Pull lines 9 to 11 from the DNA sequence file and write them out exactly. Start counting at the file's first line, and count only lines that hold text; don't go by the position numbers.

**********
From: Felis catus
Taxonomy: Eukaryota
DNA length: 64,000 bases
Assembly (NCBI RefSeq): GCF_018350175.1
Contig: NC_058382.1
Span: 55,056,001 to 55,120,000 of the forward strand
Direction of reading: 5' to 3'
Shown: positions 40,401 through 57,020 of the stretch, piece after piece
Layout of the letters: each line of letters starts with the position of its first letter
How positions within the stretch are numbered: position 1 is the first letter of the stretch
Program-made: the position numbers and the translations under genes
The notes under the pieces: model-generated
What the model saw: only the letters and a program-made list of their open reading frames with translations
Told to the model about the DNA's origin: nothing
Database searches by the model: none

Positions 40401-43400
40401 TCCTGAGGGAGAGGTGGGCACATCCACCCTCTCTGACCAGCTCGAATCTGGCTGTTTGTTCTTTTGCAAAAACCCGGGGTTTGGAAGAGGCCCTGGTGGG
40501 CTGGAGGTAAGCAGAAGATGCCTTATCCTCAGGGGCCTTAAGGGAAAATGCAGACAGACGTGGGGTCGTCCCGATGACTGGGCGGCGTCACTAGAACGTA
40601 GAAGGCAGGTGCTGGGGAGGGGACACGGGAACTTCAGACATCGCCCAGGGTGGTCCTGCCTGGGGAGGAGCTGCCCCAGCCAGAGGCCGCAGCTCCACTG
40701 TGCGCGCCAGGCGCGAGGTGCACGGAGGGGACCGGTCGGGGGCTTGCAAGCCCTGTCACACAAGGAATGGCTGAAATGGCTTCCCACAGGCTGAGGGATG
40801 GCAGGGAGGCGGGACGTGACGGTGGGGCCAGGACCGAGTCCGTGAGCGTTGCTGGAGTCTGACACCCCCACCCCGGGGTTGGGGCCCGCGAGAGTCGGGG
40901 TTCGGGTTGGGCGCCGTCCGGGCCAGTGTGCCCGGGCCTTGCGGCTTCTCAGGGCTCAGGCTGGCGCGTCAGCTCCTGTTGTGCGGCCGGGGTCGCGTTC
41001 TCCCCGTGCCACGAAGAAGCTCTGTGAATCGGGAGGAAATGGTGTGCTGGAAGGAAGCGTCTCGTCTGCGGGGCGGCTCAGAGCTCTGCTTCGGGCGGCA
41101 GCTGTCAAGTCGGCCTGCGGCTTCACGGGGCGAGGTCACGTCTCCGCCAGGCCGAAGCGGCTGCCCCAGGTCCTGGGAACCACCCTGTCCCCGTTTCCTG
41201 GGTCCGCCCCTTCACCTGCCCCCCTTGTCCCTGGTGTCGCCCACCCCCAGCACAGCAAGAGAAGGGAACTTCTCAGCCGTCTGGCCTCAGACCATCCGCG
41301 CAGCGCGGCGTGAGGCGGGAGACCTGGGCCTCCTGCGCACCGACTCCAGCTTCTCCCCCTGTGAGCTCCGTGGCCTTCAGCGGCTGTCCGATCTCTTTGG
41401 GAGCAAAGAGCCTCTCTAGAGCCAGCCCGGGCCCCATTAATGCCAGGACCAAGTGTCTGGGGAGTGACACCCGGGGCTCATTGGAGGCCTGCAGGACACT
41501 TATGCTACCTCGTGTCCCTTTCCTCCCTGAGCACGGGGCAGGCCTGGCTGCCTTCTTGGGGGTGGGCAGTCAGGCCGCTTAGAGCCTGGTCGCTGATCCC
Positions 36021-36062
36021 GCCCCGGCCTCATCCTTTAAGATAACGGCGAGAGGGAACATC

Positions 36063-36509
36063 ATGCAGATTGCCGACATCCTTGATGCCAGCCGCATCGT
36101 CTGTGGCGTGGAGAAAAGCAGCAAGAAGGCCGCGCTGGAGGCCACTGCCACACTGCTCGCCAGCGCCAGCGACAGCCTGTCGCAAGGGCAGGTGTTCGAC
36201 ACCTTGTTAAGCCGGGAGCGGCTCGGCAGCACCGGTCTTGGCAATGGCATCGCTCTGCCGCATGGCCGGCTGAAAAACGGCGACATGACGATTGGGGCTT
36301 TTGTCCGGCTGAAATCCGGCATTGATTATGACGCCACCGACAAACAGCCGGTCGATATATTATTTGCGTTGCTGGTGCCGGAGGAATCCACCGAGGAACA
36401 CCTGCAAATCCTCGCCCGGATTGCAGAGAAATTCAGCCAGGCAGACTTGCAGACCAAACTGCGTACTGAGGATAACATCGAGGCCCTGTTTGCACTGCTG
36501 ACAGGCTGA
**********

Layout of the letters: each line of letters starts with the position of its first letter
How positions within the stretch are numbered: position 1 is the first letter of the stretch
Program-made: the position numbers and the translations under genes